As you stroll alongside a stream on your property or a nearby park, have you noticed chunks of soil and vegetation disappearing from the stream’s edge? Streambank erosion refers to the gradual removal of soil, rock, and vegetation from a stream bank, creating a channel or gully. Erosion is a natural geological process, but again – stormwater runoff from impervious surfaces (parking lots, rooftops, and roads) amplifies the volume and velocity of water entering the nearest stream, resulting in excessive erosion. In urban and other developed areas, this fast-moving water can speed up the erosion of stream banks, changing the landscape faster than we might realize, and damaging freshwater ecosystems downstream. This is especially true for streambanks that lack woody plants to hold the soil in place.

Did You Know?

According to the Environmental Protection Agency, sediment pollution causes $16 billion in environmental damage annually.

Riparian Buffers – Nature’s Sponge

Trees, shrubs, and native grasses help keep soil intact! One way to reduce sediment is to protect and maintain the plants growing alongside our streams. Riparian buffers are the vegetated areas located along the banks of streams, rivers, wetlands, and lakes. A healthy riparian buffer consists of native trees, shrubs, and grasses that act as a natural barrier between land and water. Riparian buffers play a critical role in protecting water quality by filtering pollutants, reducing erosion, and preventing runoff from flowing into our waterways. Additionally, they provide wildlife habitat, improve flood control, stabilize streambanks, moderate water temperatures (trees provide shade), and enhance climate resilience.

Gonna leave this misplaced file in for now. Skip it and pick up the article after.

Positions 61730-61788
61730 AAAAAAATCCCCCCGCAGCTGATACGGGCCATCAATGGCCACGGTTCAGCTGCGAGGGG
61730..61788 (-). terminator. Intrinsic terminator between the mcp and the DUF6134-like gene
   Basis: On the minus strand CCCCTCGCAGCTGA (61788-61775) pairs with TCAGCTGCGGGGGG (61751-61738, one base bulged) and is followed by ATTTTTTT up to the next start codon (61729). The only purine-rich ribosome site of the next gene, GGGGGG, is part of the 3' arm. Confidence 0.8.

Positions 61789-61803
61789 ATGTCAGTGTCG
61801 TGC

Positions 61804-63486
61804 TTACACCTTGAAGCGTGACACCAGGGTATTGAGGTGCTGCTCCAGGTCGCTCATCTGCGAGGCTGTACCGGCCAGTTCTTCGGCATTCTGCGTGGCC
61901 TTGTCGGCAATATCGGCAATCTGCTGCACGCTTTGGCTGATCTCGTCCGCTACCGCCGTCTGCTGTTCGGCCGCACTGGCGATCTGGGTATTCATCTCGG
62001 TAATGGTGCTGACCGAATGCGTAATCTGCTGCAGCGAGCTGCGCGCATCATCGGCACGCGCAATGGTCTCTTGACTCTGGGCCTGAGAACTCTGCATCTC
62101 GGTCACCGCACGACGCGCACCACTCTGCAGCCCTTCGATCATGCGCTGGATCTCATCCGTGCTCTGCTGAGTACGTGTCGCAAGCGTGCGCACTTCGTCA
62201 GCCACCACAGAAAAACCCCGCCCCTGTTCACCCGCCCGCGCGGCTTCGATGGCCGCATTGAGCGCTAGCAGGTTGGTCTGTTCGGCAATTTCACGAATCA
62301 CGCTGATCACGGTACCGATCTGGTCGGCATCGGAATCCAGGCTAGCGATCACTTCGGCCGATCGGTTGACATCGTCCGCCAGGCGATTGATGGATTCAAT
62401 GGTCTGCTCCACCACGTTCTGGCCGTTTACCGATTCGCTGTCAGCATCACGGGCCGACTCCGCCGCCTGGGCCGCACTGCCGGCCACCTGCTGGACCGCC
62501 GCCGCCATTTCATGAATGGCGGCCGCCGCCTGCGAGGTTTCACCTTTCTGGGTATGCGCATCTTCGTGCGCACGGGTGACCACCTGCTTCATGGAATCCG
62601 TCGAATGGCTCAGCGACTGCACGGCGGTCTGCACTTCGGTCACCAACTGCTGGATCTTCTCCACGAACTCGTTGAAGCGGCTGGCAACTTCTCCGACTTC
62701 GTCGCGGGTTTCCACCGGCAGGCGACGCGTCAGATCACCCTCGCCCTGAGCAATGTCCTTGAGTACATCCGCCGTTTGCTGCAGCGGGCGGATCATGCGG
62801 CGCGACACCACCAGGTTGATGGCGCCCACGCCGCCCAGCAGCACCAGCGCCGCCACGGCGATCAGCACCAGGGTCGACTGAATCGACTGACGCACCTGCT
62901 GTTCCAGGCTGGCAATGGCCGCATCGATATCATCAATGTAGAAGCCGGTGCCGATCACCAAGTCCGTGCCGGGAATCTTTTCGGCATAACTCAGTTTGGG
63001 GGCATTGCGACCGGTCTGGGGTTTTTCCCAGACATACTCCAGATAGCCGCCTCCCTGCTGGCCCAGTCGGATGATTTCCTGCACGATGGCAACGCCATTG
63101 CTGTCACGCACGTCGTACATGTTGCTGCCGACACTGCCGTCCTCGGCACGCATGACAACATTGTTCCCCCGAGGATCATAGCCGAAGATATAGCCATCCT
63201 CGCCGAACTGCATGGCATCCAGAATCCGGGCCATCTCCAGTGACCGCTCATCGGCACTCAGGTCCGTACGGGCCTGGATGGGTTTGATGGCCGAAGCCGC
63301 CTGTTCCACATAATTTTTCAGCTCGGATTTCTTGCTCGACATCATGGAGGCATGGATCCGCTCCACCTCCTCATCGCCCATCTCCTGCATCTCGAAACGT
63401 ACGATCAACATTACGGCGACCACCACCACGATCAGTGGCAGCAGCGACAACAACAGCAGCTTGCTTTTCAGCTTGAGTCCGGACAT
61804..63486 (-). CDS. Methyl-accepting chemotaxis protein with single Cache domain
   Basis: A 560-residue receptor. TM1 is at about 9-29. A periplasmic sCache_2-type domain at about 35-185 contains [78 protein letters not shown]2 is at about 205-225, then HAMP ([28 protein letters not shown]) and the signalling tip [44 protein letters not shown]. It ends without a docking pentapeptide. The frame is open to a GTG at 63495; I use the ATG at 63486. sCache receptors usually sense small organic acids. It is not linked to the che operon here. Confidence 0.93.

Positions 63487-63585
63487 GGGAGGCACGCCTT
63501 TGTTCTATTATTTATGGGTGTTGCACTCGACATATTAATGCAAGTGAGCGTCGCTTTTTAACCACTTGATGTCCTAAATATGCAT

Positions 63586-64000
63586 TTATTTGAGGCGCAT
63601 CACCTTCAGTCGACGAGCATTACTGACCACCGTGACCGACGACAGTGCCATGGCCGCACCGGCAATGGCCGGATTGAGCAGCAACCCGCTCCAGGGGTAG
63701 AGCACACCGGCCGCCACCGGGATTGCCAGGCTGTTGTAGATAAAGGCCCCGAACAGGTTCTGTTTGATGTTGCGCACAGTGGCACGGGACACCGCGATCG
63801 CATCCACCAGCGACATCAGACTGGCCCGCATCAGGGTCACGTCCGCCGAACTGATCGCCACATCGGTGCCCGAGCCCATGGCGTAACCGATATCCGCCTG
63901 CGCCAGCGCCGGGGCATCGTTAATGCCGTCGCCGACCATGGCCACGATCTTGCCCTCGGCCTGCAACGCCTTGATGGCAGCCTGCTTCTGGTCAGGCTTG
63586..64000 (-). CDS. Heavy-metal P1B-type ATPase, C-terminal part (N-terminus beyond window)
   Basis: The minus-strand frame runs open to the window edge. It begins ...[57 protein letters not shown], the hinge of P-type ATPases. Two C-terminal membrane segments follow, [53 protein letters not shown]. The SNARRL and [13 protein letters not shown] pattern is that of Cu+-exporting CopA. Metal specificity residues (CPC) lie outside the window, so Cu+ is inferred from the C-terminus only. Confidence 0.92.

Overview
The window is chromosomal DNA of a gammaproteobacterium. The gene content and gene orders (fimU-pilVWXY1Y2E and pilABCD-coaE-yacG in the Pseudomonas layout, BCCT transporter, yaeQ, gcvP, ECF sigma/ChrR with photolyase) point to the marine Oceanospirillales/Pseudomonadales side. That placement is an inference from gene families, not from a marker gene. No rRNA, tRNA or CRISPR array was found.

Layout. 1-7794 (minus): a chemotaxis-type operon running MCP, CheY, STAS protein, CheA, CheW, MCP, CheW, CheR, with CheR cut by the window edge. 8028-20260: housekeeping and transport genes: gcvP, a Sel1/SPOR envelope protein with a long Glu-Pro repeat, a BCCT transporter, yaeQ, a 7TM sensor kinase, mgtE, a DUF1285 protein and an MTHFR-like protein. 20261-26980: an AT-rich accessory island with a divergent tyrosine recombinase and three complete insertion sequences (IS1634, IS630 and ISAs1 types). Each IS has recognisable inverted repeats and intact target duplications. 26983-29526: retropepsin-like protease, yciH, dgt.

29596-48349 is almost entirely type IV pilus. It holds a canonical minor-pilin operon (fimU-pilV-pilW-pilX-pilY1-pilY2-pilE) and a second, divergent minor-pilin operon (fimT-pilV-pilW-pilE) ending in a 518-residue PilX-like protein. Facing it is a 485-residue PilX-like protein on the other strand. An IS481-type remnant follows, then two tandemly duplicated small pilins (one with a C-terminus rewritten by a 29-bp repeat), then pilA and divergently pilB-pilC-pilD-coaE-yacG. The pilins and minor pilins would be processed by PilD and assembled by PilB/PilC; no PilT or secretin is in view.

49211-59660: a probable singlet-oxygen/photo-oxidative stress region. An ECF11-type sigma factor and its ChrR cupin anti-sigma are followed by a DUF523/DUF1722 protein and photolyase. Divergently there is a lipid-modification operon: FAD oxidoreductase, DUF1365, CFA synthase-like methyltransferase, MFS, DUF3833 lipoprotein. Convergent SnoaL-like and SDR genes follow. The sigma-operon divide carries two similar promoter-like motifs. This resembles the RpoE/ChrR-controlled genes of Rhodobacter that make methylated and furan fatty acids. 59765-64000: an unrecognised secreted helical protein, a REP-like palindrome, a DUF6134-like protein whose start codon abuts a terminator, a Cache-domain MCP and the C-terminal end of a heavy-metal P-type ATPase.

Did You Know?

The French Broad River Basin includes 4,136 stream miles. As our region continues to develop, we must ensure that our streams have at least a 30-ft. buffer of woody plants to slow and filter runoff and prevent erosion.

Beneath the Surface: Hidden Gems